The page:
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Eversheds comment: New rules to boost Chinese e-commerce welcomed by businesses with ambitions for China expansion

  • United Kingdom


    Following new guidelines from the Chinese Ministry of Commerce designed to boost e-commerce in the country, Nigel Stamp, partner and head of the Asia technology group at global law firm Eversheds comments:

    “The announcement today that China’s Ministry of Commerce has released new guidelines that are designed to boost spending in its e-commerce sector is hardly surprising, as China’s leaders look to unlock the full potential of this largely untapped and potentially huge market, which is already due to outpace that of the United States by the end of this year.

    “China’s working population are incredibly tech-savvy, but China’s consumers have developed at a much faster rate than the country’s retail infrastructure. The country is yet to develop a consumer credit market and cash remains the most common method of payment. Investment is therefore urgently needed to modernise the sector and fill this market gap.

    “The huge benefit and potential for growth in the e-commerce sector is not simply due to the size of the Chinese population. Incomes are still much lower in mainland China as compared with Hong Kong or the West. This is likely a reason for the popularity of e-commerce; the price difference of a product is what is deemed significant and Chinese consumers are not interested in enhanced shopping experiences or any value-added services; they are simply seeking the best deals when looking to make purchases, and the Ministry of Commerce is looking to exploit this fact.

    “Western retailers should also welcome this announcement and watch the sector closely in the coming months. Until recently, setting up e-commerce sites in China has presented numerous difficulties for foreign enterprises. Some of the problems are as follows. First, it was thought that e-commerce sites would need to be backed by a physical store presence in the country in order to overcome the difficulties in transporting goods into China from overseas. Second, the so-called “Great Firewall of China”, which blocks access to many foreign sites, notably Facebook, meant that retailers faced substantial obstacles in making their sites compatible with Chinese sensors. Third, the requirement to first obtain a Chinese business licence in order to operate a .cn URL is a process that can take up to a year and requires the set-up of a local Chinese bank account.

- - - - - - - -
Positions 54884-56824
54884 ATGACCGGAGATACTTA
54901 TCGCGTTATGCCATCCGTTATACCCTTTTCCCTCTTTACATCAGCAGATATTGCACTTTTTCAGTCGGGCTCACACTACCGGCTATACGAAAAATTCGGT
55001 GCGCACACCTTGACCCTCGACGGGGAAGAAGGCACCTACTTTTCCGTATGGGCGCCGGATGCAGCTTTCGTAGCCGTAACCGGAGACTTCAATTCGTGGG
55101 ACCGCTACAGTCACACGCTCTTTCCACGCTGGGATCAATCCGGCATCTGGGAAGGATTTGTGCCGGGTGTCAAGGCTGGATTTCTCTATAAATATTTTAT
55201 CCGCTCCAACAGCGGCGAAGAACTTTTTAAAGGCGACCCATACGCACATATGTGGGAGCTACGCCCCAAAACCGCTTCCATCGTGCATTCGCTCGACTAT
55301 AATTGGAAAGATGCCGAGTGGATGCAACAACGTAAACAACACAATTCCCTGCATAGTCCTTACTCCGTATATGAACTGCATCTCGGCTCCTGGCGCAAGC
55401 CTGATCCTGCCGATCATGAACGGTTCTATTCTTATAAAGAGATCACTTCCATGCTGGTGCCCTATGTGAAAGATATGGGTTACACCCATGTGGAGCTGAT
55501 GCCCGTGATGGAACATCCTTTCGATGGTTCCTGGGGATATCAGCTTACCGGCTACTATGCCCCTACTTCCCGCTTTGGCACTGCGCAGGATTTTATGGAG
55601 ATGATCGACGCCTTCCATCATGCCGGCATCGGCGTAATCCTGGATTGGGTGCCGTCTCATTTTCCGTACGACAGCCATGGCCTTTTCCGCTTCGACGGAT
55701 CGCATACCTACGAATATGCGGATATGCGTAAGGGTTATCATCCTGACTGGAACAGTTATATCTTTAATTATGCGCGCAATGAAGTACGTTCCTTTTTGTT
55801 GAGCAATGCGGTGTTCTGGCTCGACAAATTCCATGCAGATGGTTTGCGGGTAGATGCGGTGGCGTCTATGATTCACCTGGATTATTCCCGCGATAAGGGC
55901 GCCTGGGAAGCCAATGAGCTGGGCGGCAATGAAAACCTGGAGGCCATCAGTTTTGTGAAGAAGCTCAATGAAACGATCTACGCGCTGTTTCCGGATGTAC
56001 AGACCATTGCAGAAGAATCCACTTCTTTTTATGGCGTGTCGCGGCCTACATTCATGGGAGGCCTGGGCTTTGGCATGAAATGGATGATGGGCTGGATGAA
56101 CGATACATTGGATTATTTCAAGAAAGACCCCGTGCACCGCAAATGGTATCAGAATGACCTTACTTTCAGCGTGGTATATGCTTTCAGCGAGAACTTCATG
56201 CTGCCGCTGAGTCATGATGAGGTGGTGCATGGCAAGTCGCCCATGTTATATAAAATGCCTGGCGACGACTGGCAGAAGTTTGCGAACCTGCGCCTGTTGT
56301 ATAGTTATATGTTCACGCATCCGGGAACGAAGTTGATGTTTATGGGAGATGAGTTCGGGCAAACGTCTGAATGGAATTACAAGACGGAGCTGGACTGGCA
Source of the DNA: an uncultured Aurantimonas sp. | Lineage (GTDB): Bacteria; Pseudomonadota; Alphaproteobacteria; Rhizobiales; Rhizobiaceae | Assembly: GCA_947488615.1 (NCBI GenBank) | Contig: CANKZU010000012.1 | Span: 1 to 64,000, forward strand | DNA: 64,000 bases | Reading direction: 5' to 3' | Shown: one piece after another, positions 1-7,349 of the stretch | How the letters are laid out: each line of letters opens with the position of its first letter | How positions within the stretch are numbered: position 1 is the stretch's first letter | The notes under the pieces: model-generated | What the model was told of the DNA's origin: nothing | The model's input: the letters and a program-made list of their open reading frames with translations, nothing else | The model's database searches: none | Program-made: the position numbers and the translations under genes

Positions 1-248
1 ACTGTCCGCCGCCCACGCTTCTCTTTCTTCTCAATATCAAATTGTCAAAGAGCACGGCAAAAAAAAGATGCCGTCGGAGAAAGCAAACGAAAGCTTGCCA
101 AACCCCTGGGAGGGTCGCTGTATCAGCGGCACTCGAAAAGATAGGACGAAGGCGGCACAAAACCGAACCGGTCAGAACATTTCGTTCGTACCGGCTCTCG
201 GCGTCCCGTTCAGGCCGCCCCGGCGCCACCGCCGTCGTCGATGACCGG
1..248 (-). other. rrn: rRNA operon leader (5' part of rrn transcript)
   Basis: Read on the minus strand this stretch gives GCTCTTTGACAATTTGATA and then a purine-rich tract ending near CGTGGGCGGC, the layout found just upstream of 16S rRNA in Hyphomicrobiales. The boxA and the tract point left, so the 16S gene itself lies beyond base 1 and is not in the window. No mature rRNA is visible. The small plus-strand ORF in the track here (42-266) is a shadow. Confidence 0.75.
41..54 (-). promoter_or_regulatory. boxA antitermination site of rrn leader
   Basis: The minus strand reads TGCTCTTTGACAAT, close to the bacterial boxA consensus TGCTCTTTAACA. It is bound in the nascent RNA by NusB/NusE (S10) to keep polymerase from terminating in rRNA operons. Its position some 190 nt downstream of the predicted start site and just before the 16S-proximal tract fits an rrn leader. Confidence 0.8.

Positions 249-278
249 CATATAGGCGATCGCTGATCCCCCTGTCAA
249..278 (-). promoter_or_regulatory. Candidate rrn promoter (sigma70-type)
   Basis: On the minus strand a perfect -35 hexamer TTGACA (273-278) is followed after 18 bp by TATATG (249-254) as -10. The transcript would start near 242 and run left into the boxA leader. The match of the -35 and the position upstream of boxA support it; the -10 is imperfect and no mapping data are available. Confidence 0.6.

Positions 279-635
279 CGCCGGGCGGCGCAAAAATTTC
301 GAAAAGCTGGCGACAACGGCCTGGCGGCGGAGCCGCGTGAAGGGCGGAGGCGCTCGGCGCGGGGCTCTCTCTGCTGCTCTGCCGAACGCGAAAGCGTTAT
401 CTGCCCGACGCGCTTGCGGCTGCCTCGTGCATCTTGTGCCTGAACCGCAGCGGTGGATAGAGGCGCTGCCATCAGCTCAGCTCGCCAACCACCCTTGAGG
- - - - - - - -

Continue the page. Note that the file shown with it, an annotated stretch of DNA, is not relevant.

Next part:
“However, things are changing and the recent failure of notable western brands to establish footholds through physical presence in China, including German electronics firm Media Markt, has suggested an increasing tendency for foreign companies to see e-commerce as the only viable option for doing business in the country. The shift online has already happened in the electronics sector, where Chinese shoppers prefer to purchase online.

    “It isn’t just electronics that is opening up to western retailers; earlier this month the online fashion retailer ASOS launched its Chinese site, a venture regarded by its competitors as a serious testing of the Chinese e-commerce market.

    “This is an encouraging development and one that we will be looking to have serious discussions about with our clients in the retail sector.”


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